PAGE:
28 February 2023

This article was first published in International Employment Lawyer on 24 February 2023. The original article can be found here.

The results are in! The UK’s six-month pilot of a four-day working week for five days’ pay – the world’s largest trial of a four-day working week – has been hailed a success. Fifty-six of the 61 participating organisations say they intend to keep to this working pattern for the time being. Coordinated by 4 Day Week Global and run in partnership with UK think tank Autonomy, the 4 Day Week Campaign, and researchers from the University of Cambridge and Boston College, the pilot was no “toe in the water” experiment – it meant business.

Some 2,900 employees took part in the trial. In a busy world where free time is precious, it comes as little surprise that the employee response to the trial was well received. Participants were thrilled – more time with the family, more time for exercise and, of course, more time with the lockdown dog.

Employee wellbeing results from the trial are impressive: data reveals that 39% of employees were less stressed, and 71% had reduced burnout. At a time when recruitment and retention is at the forefront of every Chief People Officer’s mind, those results are not to be sniffed at.

However, for the trial to be successful, productivity also needed to be addressed. Important as employee wellbeing is, no organisation could go into this trial without ensuring that productivity levels within the new working pattern could be maintained. Achieving the same level of output with less time in which to do it made changes to working practices the order of the day. A variety of methods were employed.

As one example, participating organisations reported “reforming the norms” around meetings, leading to meetings which were shorter, less frequent and with more structure. Introducing a “heads down” approach for designated parts of the day, “monotasking” to eliminate wasted time that comes from switching tasks, and the introduction of time-saving technology were other routes put in place to buy time.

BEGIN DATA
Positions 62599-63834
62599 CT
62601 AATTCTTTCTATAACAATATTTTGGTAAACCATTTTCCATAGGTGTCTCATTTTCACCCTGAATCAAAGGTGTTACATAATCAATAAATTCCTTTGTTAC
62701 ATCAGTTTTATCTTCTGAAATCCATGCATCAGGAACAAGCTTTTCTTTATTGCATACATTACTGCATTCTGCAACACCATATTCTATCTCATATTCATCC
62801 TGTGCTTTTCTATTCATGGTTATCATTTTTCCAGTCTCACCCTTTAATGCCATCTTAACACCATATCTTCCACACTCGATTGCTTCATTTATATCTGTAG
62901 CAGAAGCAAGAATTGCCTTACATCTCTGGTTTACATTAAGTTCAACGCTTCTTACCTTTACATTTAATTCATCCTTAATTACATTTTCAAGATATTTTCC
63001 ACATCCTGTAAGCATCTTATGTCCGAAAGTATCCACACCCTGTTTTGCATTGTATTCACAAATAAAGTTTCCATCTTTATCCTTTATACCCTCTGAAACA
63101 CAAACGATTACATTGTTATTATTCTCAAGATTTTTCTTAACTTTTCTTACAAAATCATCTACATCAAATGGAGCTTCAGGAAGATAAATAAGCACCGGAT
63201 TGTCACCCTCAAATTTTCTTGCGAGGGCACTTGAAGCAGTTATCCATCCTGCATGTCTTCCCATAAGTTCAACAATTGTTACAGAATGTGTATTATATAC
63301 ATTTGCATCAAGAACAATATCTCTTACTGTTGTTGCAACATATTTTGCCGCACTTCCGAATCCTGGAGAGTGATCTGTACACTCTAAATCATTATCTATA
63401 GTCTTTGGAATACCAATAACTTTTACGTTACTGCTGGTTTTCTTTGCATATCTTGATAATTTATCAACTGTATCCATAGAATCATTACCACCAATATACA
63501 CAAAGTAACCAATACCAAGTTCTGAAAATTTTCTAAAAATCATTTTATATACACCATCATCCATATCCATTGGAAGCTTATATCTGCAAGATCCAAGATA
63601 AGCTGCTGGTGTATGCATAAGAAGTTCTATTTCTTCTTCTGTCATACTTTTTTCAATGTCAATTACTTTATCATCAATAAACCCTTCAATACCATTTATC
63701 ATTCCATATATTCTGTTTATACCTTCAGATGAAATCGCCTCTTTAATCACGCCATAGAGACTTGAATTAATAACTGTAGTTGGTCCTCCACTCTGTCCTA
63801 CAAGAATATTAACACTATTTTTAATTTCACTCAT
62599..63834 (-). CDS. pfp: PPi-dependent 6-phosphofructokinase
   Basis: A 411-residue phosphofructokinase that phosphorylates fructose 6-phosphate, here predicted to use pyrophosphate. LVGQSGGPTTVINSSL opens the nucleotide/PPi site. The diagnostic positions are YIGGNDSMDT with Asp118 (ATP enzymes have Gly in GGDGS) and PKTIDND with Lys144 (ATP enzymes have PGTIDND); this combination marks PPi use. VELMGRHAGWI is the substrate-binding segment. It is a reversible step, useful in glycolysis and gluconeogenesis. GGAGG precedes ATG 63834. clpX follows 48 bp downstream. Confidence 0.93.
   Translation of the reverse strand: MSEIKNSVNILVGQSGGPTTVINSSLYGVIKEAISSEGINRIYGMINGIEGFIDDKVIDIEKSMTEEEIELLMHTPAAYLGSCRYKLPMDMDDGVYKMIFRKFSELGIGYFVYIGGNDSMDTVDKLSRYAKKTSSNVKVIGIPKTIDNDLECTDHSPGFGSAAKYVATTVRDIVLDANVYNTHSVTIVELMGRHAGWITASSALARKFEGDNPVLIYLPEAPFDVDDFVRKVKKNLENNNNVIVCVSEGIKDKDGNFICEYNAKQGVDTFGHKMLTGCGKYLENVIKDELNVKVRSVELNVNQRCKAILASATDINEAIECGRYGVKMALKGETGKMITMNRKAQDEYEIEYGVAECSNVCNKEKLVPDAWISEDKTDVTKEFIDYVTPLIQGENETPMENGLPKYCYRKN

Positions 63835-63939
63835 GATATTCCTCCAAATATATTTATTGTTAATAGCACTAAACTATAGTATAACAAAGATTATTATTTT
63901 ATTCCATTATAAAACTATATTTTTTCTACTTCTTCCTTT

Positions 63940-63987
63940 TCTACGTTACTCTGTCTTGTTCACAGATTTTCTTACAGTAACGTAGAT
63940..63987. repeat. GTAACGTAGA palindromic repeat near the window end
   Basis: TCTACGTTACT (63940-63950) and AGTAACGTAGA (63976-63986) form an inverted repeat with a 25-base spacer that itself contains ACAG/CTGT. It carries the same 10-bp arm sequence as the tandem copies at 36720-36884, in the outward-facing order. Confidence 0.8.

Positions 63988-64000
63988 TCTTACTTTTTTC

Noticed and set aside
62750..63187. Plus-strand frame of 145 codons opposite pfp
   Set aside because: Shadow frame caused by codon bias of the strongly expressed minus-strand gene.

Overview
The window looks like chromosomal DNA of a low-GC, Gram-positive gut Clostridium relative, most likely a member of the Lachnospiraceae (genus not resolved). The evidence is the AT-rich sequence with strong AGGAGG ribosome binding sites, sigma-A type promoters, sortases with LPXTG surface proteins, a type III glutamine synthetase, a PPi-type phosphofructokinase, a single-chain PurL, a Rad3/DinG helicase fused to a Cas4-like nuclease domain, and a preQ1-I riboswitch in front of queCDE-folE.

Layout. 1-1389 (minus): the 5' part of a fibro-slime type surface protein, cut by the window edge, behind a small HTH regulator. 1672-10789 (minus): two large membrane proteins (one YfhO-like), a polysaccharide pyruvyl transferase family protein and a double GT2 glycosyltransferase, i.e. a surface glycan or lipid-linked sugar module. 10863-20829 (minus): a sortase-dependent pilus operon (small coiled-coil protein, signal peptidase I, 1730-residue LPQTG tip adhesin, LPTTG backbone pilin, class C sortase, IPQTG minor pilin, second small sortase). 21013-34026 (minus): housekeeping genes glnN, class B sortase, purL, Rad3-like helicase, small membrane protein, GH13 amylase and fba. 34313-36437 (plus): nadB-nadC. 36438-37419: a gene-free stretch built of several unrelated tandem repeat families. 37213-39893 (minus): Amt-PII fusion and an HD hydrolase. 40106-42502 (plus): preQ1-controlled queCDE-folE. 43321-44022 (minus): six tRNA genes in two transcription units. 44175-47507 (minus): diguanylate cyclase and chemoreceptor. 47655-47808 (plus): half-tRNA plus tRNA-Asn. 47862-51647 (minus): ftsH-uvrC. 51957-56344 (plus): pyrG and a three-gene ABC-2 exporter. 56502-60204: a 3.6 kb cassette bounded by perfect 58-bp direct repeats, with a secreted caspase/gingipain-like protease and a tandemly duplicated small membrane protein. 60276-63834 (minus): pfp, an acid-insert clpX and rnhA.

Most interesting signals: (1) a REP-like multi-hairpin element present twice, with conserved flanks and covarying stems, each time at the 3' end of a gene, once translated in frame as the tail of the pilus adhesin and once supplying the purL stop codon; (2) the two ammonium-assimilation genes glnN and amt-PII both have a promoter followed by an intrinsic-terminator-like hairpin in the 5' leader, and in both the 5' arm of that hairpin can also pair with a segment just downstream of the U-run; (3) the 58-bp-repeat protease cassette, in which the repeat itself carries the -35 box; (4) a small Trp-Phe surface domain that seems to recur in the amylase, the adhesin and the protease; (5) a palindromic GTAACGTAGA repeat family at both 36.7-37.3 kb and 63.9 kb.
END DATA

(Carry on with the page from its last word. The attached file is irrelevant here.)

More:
Now, few would argue against efficiency. Who hasn’t rolled their eyes (metaphorically at least) in a meeting where the same point is endlessly rehashed? Maybe your particular bugbear is the tome-like report when all you need is an executive summary? And yet, even where the end goal is a noble one, can a relentless drive for efficiency lead to us losing something intangible but invaluable?

When you’re fitting five days’ work into four, something has to give. Ways of improving productivity cited by participants included “creating a task-list to hand over to colleagues or to hit the ground running the following day” and “reforming email etiquette, encouraging staff to be more attentive to the purpose of their message”, and “reducing the number of staff involved in a particular process”. It may be difficult to take issue with any one of these as a single initiative, but when the quest for ruthless efficiency becomes a corporate mindset, inevitably, that comes with consequences – and not necessarily positive ones.

If a casual conversation with a colleague becomes expendable, do we miss the referral opportunity that might have come our way? Does the coaching conversation with a junior colleague about how they might improve a piece of work become a brutal “red pen” mark-up left on a desk? And what happens to the thinking time, to the off-the-wall ideas, to the sharing of insights and the mulling over of trends? Do these become dispensable as “nice to haves” rather than essentials? And does that mean that “good” downgrades to “good enough”?

It’s this discretionary use of time we need to keep an eye on if the four-day working week becomes the norm. If you’re constantly up against the clock it has to be quicker to crack on and hope for the best than to double-check the point or seek input from a colleague – and yet, there is surely not an initiative in the land that hasn’t been improved and refined with the input of others? And what about the reward that comes from building meaningful, fulfilling relationships with colleagues, clients, and contacts? Even with a four-day week we are still in work more than we’re not, so investing time in nurturing and growing these relationships carries a value – albeit one that might be difficult to quantify on paper.

The four-day week is almost certainly here to stay, and, in time, more employers may need to embrace it to recruit and retain their people. However, for workplaces to continue to be hubs of creativity and collaboration, where people think beyond their own “to do” lists, employers will need to show that they value – and indeed expect – some time to be spent looking up, around, and beyond, so that the “head down” approach, with the downsides it brings with it, doesn’t become the default. The roses are out there, and they need to be smelt.

Key contact

Kate Redshaw

Kate Redshaw Head of Practice Development

  • Employment Training
  • Employment
  • Equality and Diversity

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